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Density vs. Specific Weight and Specific Gravity

An introduction to density, specific weight and specific gravity.

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Density is defined as mass per unit volume. Mass is a property and the SI unit for density is [kg/m3].

Density can be expressed as

ρ = m / V   = 1 / ν                                              [1]

ρ = density [kg/m3], [slugs/ft3]
m = mass [kg], [slugs]
V = volume [m3], [ft3]
ν = specific volume [m3/kg], [ft3/slug]

The Imperial (U.S.) units for density are slugs/ft3 but pound-mass per cubic foot - lbm/ft3 - is often used. Note that there is a difference between pound-force (lbf) and pound-mass (lbm). Slugs can be multiplied with 32.2 for a rough value in pound-mass (lbm).

  • 1 slug = 32.174 lbm = 14.594 kg 
  • 1 kg = 2.2046 lbm = 6.8521x10-2 slugs
  • density of water: 1000 kg/m3, 1.938 slugs/ft3

See also  Unit converter - mass  and  Unit converter - density

On atomic level - particles are packed tighter inside a substance with higher density. Density is a physical property - constant at a given temperature and pressure - and may be helpful for identification of substances.

Below on this page: Specific gravity (relative density), Specific gravity for gases, Specific weight, Calculation examples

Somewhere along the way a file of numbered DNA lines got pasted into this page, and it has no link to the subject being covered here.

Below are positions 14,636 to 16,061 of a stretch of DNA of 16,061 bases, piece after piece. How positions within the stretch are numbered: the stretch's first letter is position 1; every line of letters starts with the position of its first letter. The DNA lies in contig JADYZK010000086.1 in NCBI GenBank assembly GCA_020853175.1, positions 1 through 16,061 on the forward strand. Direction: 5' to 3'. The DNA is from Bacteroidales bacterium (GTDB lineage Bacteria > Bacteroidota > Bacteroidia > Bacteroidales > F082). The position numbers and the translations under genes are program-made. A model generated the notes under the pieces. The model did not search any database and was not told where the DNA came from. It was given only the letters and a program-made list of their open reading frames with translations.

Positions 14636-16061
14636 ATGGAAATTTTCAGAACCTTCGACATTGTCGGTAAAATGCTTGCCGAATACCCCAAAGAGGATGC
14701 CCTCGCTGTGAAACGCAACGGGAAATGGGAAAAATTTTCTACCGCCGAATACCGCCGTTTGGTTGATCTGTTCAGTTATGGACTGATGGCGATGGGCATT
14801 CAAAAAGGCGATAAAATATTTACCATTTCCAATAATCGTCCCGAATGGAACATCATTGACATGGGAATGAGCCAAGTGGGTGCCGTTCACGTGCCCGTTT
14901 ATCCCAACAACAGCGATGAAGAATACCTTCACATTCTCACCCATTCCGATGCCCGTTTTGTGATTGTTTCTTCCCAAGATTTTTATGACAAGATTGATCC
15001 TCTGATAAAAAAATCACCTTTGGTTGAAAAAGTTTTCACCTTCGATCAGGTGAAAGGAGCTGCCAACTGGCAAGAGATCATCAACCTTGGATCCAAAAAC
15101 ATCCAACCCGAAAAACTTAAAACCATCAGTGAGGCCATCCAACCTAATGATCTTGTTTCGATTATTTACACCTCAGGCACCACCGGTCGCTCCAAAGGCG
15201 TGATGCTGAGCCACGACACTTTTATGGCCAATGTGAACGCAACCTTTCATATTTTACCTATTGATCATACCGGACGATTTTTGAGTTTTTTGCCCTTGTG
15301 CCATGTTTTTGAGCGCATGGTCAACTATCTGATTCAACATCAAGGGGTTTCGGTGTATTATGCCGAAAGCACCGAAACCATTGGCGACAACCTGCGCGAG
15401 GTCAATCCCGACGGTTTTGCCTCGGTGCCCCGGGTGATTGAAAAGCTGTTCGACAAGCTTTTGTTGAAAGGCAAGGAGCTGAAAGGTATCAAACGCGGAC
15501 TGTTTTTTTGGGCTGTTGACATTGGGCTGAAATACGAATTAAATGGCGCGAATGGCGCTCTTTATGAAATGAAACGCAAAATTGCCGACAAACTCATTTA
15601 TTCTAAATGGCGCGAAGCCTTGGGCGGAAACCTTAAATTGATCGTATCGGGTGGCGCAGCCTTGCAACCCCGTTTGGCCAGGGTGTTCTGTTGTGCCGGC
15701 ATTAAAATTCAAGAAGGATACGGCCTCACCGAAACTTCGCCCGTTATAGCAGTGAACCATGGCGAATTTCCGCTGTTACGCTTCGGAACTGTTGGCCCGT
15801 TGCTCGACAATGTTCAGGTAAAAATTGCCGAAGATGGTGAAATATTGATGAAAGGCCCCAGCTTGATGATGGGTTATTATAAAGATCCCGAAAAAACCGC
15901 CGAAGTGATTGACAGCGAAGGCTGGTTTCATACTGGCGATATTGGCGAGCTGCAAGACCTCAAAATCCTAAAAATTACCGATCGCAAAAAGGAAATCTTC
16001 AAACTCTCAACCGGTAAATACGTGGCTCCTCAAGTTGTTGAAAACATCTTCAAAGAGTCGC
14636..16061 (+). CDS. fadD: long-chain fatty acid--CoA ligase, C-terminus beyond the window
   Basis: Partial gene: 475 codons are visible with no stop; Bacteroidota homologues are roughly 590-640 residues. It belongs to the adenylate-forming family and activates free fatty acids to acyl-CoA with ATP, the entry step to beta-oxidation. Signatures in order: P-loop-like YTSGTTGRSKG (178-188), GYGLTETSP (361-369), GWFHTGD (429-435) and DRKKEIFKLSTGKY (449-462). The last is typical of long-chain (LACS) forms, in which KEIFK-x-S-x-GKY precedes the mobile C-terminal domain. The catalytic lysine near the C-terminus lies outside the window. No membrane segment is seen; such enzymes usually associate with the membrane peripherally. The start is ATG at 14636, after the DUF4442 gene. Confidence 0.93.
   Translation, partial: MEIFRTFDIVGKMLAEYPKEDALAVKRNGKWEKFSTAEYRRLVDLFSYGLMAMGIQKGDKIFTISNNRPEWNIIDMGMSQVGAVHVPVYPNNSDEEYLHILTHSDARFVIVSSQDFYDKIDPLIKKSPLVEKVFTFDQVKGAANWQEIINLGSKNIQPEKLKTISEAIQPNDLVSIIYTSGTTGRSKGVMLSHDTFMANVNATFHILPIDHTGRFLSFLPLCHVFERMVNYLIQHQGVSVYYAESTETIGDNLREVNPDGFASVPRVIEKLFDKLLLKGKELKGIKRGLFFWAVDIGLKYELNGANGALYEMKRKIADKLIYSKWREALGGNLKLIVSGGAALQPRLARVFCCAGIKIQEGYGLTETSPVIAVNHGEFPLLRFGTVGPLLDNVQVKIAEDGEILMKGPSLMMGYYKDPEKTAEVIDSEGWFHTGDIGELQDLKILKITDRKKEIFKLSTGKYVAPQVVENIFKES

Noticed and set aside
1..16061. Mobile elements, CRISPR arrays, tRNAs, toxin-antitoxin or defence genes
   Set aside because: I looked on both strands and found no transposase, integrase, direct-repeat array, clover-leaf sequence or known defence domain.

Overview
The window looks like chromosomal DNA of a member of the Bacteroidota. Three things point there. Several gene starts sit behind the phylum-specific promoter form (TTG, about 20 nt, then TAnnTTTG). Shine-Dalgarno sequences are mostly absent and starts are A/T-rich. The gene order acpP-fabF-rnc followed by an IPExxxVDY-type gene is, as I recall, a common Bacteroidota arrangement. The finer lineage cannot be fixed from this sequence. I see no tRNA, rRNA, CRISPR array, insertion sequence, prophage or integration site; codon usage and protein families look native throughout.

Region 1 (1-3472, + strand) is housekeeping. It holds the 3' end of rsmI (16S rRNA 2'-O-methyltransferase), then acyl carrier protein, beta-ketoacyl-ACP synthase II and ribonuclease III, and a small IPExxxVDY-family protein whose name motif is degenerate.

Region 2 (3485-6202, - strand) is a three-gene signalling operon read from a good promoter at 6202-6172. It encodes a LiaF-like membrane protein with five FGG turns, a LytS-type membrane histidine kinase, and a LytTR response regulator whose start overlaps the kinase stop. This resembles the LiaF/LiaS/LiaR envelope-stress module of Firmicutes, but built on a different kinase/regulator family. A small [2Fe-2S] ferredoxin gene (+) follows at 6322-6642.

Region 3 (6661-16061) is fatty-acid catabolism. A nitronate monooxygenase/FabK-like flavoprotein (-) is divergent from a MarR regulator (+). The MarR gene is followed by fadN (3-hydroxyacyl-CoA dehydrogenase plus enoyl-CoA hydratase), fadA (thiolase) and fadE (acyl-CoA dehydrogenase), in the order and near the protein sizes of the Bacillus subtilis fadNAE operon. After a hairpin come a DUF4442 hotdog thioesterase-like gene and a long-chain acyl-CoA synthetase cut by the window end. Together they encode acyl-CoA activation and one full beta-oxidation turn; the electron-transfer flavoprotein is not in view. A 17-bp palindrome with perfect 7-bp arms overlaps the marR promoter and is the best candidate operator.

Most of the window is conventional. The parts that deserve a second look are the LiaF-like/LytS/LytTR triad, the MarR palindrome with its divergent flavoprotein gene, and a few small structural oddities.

Se also:  Densities for some common materials
              Water - Density, Specific Weight and Thermal Expantion Coefficient - variation with temperature at 1, 68 and 680 atm, SI and Imperial units
              Air - Density, Specific Weight and Thermal Expantion Coefficient - variation with temperature and pressure, SI and Imperial units
              How to measure density of liquid petroleum products

Example 1: Density of a Golf ball
Example 2: Using Density to Identify a Material
Example 3: Density to Calculate Volume Mass

Specific Gravity (Relative Density) - SG - is a dimensionless unit defined as the ratio of the density of a substance to the density of water - at a specified temperature and can be expressed as

SG = ρsubstance / ρH2O                                           [2]

SG = Specific Gravity of the substance
ρsubstance = density of the fluid or substance [kg/m3]
ρH2O = density of water - normally at temperature 4 oC [kg/m3]

It is common to use the density of water at 4 oC (39oF) as a reference since water at this point has its highest density of 1000 kg/m3 or 1.940 slugs/ft3.

Since Specific Gravity - SG -  is dimensionless, it has the same value in the SI system and the imperial English system (BG). SG of a fluid has the same numerical value as its density expressed in g/mL or Mg/m3. Water is normally also used as reference when calculating the specific gravity for solids.

See also Thermophysical Properties of Water - Density, Freezing temperature, Boiling temperature, Latent heat of melting, Latent heat of evaporation, Critical temperature ...

Example 4: Specific Gravity of Iron

Specific Gravity for some common Materials

Specific Gravities common Substances
SubstanceSpecific Gravity
- SG -
Acetylene 0.0017
Air, dry 0.0013
Alcohol 0.82
Aluminum 2.72
Brass 8.48
Cadmium 8.57
Chromium 7.03
Copper 8.79
Carbon dioxide 0.00198
Carbon monoxide 0.00126
Cast iron 7.20
Hydrogen 0.00009
Lead 11.35
Mercury 13.59
Nickel 8.73
Nitrogen 0.00125
Nylon 1.12
Oxygen 0.00143
Paraffin 0.80
Petrol 0.72
PVC 1.36
Rubber 0.96
Steel 7.82
Tin 7.28
Zinc 7.12
Water (4oC) 1.00
Water, sea 1.027
Wood, Oak 0.77